If a determination is made at block 304 that the target address of the store operation falls outside of the address ranges of the existing queue entries 200, a new entry is allocated to the store operation, as depicted at block 322, and policy control unit 226 sets the store gathering window size for the new entry. The process then returns to block 302. If, on the other hand, a determination is made at block 304 that the target address of the store operation falls within the address range of a particular queue entry 200, policy control unit 226 may optionally decrease the store gathering window size of one or more other queue entries 200 as shown at block 306, if such action is indicated by the currently implemented policy.
Next, as illustrated at block 308, STQ 130 makes a further determination of whether or not the store gathering window for the particular queue entry 200 is closed and whether or not the queue entry 200 has already been dispatched to lower level memory on interconnect 108. As described above, the determination of whether or not the store gathering window has closed can be made by a comparator 232 by reference to the value of a counter 230. If the store gathering window is closed and a WRITE operation has been dispatched from the particular queue entry 200 to lower level memory on interconnect 108, a new queue entry is allocated to the store operation received at block 302, as depicted at block 322. From block 322, the process returns to block 302. In some embodiments, particular store types such as SYNC operations can immediately close the store gathering window for one or more queue entries 200 regardless of the results of comparators 232.
Referring again to block 308, in response to a determination that the store gathering window of the particular queue entry 200 has not closed or that the WRITE operation has not been dispatched to lower level memory, the process proceeds to block 310. Block 310 illustrates STQ 130 gathering the data of the store operation with the data of one or more other store operations within the particular queue entry 200. As further indicated at block 326, policy control unit 226 may also increase the store gathering window size of the particular queue entry 200, if indicated by the currently implemented policy. Thereafter, the process returns to block 302, which has been described.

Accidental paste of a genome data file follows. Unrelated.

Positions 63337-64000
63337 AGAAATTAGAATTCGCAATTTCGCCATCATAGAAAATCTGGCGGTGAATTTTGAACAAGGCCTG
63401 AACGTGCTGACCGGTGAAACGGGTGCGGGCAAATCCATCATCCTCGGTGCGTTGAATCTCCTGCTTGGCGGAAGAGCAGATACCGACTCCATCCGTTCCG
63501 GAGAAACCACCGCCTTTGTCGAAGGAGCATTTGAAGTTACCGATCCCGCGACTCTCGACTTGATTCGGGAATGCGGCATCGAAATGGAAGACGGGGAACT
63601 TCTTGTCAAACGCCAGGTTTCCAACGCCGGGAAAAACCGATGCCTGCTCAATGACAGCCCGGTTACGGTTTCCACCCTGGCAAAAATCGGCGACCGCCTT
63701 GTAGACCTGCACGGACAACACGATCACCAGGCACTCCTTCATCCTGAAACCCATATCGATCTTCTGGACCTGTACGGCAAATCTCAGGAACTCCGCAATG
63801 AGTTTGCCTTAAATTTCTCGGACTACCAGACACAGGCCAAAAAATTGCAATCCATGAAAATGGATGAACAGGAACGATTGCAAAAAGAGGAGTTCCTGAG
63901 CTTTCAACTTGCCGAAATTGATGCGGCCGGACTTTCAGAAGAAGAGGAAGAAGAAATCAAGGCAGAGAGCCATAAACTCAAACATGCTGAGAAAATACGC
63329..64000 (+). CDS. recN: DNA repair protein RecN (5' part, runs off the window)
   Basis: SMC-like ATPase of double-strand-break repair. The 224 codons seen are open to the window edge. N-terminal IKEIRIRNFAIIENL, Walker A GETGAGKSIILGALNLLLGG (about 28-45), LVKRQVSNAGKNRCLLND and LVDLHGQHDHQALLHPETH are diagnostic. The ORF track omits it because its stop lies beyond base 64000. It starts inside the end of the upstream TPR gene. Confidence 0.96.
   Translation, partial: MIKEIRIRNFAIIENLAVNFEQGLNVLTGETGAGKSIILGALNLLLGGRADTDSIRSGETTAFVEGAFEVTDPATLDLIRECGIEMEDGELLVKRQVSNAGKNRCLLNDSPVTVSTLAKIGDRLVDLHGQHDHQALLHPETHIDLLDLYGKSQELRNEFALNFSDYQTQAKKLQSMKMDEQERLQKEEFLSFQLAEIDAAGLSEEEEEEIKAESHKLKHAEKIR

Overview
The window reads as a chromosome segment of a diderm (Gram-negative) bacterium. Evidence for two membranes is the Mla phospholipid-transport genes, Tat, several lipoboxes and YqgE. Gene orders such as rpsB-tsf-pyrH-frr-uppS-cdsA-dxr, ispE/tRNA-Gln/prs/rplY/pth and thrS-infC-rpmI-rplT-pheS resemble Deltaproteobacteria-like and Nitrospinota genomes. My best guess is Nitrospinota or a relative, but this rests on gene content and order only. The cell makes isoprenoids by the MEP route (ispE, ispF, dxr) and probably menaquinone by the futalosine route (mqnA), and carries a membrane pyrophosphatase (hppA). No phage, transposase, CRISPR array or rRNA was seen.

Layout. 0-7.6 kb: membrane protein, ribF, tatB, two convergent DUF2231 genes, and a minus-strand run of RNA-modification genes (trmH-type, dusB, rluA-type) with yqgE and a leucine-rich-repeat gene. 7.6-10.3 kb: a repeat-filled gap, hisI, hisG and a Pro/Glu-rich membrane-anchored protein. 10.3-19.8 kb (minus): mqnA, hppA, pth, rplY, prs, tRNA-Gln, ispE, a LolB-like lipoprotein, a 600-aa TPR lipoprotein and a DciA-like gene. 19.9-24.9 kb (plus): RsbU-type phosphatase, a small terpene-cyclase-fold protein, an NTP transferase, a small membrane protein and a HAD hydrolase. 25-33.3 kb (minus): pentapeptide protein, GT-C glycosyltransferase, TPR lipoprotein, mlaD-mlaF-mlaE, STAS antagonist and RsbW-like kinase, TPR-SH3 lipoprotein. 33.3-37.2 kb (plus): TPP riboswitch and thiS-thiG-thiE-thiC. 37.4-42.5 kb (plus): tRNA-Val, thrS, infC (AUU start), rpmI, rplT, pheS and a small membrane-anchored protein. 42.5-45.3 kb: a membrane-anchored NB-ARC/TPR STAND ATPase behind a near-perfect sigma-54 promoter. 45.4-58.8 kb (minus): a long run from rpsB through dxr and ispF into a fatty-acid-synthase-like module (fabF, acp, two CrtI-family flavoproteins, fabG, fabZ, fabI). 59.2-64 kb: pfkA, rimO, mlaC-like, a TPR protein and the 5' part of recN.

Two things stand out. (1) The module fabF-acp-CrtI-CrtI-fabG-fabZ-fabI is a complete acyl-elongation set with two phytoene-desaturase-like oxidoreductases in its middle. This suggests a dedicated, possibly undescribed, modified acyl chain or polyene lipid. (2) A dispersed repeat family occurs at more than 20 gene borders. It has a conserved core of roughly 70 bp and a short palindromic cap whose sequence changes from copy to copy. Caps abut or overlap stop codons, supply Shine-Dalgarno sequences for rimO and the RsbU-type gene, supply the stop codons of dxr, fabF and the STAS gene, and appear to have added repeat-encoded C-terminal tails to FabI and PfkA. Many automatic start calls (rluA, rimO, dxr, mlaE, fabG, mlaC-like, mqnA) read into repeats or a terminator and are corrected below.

As has been described, the present invention provides improved processors, methods and data processing systems that enhance store performance by implementing store gathering with a variable store gathering window. By implementing a variable store gathering window, the store gathering behavior of the store queue adapts to the changing store behavior of programs over time and provides improved store performance for a variety of workloads.
While the invention has been particularly shown as described with reference to a preferred embodiment, it will be understood by those skilled in the art that various changes in form and detail may be made therein without departing from the spirit and scope of the invention.
For example, although aspects of the present invention have been described with respect to a processor and data processing system implementing the functions of the present invention, it should be understood that present invention may alternatively be embodied within a data structure or software (e.g., HDL) representation of such a processor or data processing system. Such implementations of the present invention can be embodied in a variety of signal-bearing media, which include, without limitation, non-rewritable storage media (e.g., CD-ROM), rewritable storage media (e.g., a floppy diskette or hard disk drive), and communication media, such as digital and analog networks. It should be understood, therefore, that such signal-bearing media, when carrying or encoding software or data structures that direct functions of the present invention, represent alternative embodiments of the present invention.
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|Cooperative Classification||G06F12/0897, G06F9/30043, G06F9/3824|
|European Classification||G06F12/08B22L, G06F9/30A2L, G06F9/38D|
|Apr 4, 2012||AS||Assignment|
Owner name: FACEBOOK, INC., CALIFORNIA
Free format text: ASSIGNMENT OF ASSIGNORS INTEREST;ASSIGNOR:INTERNATIONAL BUSINESS MACHINES CORPORATION;REEL/FRAME:027991/0416
Effective date: 20120327
|Apr 23, 2014||FPAY||Fee payment|
Year of fee payment: 4